NATO and the Paris Attacks: Why There Will Not Be an Article V Response
Reporting on the aftermath of the Paris attacks has included a good bit of speculative (and not necessarily well-informed) commentary on whether or not NATO’s collective defense provision (Article V of the North Atlantic Treaty) would come into play. As of this writing, France has not requested that Article V be invoked in response to the attacks apparently directed and organized by the Islamic State of Iraq and the Levant (ISIL).
Some commentaries assume that when a NATO ally is attacked the other allies are required to jump to their defense. In fact, Article V is carefully worded and limited, in no small part due to demands from the U.S. Congress protecting their prerogative to declare war. The passage therefore ensures that all allies are able to make their own sovereign decisions about how to respond to an attack on another ally. According to the text, if an “armed attack occurs … each [member state] … will assist the Party or Parties so attacked by taking forthwith, individually and in concert with the other Parties, such action as it deems necessary, including the use of armed force, to restore and maintain the security of the North Atlantic area” [emphasis added].
It also has been popular to suggest that the ally under attack — France in this case — can individually invoke Article V. In fact, while the ally under attack surely needs to suggest that it supports invocation, it is NATO’s North Atlantic Council (NAC) that must formally (and collaboratively) call for an Article V response. In other words, collective defense requires collective agreement.
In NATO’s long history, the allies have invoked Article V on just one occasion, and that came following the 9/11 attacks on the United States. Within 24 hours, the attack was addressed by the NAC. The council decided to invoke Article V only if it was determined that the attack was perpetrated by a foreign actor, and not an incidence of domestic terrorism. Many NATO member states have suffered from domestic terrorism over the years, but it does not fall under the collective defense provisions of the Treaty.
The Bush administration was initially uncertain whether or not it wanted NATO to get involved, but did not block consensus in the NAC. Later in September, Secretary of Defense Donald Rumsfeld made it clear that the United States did not want Article V to interfere with the U.S. response to the attacks, famously declaring that “the mission will determine the coalition.” NATO members did help monitor U.S. airspace and provided other supporting tasks while U.S. assets were directed toward Afghanistan. But no NATO mission directed at Afghanistan emerged until the Bush Administration decided it actually might need allied help there because of the resources they needed to divert to Iraq in 2003.
With that as background, it is interesting to speculate what considerations are currently influencing decisions in Paris concerning NATO’s potential role in France’s response to the ISIL attacks.
Even though France is a committed NATO member, it also remains protective of its national sovereignty (as well as of the facade of European unity on security issues). For example, that is why Paris preferred that the 2011 Libya operation not be taken over by NATO, but had to relent because it needed NATO (mainly American) support to complete the mission. The parallel here is that Paris cannot achieve its stated objective of destroying ISIL without a lot of help from other countries, starting with NATO allies — most notably the United States, the United Kingdom, and Turkey.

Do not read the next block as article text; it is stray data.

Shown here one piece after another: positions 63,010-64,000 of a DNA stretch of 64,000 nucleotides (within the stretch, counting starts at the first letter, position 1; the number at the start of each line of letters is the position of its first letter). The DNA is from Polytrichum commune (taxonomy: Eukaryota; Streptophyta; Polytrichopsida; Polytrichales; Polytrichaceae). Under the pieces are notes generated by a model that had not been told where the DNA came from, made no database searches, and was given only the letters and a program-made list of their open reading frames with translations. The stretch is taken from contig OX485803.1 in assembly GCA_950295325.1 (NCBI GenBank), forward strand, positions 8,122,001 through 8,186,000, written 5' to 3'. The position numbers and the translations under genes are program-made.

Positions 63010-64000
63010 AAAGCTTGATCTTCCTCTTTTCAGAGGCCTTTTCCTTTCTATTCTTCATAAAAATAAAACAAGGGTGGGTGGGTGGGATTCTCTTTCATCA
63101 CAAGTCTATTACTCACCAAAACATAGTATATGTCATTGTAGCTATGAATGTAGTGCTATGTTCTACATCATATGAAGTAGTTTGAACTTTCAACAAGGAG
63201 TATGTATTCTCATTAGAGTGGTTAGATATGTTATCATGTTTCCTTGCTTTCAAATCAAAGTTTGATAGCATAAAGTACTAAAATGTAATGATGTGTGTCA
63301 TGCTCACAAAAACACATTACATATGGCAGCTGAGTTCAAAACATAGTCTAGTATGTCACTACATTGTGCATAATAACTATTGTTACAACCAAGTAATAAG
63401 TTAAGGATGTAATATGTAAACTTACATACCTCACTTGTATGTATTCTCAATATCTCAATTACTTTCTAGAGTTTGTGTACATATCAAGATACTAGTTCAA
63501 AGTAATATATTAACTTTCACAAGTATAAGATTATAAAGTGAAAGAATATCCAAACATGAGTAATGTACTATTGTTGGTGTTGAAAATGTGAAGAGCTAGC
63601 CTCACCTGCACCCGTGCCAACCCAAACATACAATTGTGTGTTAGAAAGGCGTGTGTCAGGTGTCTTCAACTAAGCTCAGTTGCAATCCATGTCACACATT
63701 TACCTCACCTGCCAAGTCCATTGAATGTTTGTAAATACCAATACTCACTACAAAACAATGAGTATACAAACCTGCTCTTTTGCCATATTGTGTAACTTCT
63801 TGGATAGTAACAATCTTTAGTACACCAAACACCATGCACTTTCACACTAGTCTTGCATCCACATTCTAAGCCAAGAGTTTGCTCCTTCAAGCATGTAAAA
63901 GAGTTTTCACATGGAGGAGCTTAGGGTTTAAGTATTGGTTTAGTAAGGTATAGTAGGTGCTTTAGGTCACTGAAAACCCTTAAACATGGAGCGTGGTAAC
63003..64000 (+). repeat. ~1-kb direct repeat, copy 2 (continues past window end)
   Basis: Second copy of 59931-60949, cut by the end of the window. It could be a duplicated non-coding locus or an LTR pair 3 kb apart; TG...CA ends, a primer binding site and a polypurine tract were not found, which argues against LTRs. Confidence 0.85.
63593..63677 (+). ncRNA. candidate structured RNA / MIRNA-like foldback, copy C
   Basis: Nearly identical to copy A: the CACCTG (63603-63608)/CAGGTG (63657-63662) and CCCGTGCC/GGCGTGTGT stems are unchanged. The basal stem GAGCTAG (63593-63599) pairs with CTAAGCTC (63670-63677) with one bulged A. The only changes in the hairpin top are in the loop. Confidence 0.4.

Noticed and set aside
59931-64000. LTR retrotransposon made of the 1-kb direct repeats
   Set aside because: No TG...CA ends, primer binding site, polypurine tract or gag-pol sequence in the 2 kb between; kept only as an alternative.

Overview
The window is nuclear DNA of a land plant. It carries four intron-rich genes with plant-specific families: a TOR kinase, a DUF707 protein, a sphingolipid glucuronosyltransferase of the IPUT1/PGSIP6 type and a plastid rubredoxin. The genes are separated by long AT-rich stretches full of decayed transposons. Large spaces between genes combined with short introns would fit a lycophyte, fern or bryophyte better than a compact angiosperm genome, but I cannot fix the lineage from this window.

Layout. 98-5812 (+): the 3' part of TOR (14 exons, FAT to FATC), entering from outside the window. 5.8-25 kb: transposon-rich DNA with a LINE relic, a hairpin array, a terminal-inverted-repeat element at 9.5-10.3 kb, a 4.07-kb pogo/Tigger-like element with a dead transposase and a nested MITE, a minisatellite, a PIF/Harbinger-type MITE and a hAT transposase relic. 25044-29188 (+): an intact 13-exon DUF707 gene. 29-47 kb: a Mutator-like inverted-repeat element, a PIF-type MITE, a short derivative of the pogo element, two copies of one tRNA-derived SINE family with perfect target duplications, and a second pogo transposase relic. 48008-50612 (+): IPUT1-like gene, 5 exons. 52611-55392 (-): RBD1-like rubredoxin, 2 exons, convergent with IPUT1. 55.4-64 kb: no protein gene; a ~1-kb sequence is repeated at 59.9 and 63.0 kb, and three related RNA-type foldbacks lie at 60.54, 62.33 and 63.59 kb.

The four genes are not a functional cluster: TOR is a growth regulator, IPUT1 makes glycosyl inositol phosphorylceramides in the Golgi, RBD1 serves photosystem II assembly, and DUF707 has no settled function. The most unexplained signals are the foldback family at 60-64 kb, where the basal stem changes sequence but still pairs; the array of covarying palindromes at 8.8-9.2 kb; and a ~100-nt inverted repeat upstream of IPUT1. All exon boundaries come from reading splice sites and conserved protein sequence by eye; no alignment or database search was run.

In this case, Paris may think (accurately) that a NATO mission growing out of the invocation of Article V would likely be dominated by the United States, particularly given that NATO’s Supreme Allied Commander (SACEUR) is, and always has been, American. French President Francois Hollande most certainly would like U.S. and allied support and cooperation but also would like to be seen as taking strong national action, not just as a member of a NATO operation. Paris has asked for European solidarity (which won’t produce any military assistance) and wants the United States and Russia to cooperate in the fight against ISIL.
The Russian angle may be the most difficult for the United States, and the alliance, to manage. Russia clearly could be helpful against ISIL but President Vladimir Putin has his own agenda, in both Europe and the Middle East. The northern NATO allies (particularly Poland and the Baltic states) remain primarily concerned about Russia’s agenda in Ukraine and beyond. They see Article V as much more directly relevant to the threats they perceive from Russia than the threat from ISIL. A discussion of Article V in the NAC today could in fact open the door for the northern NATO members to object to any cooperation with Moscow that would weaken the West’s defense against Russian aggression in their neighborhood. This potential complication and France’s national sovereignty concerns may mean that there will be no public consideration of Article V in NATO, even if it already is a topic of private discussion among the allies.
Stanley R. Sloan is a Visiting Scholar in Political Science at Middlebury College and a Nonresident Senior Fellow in the Brent Scowcroft Center on International Security at the Atlantic Council of the United States.
Photo credit: U.S. Mission to NATO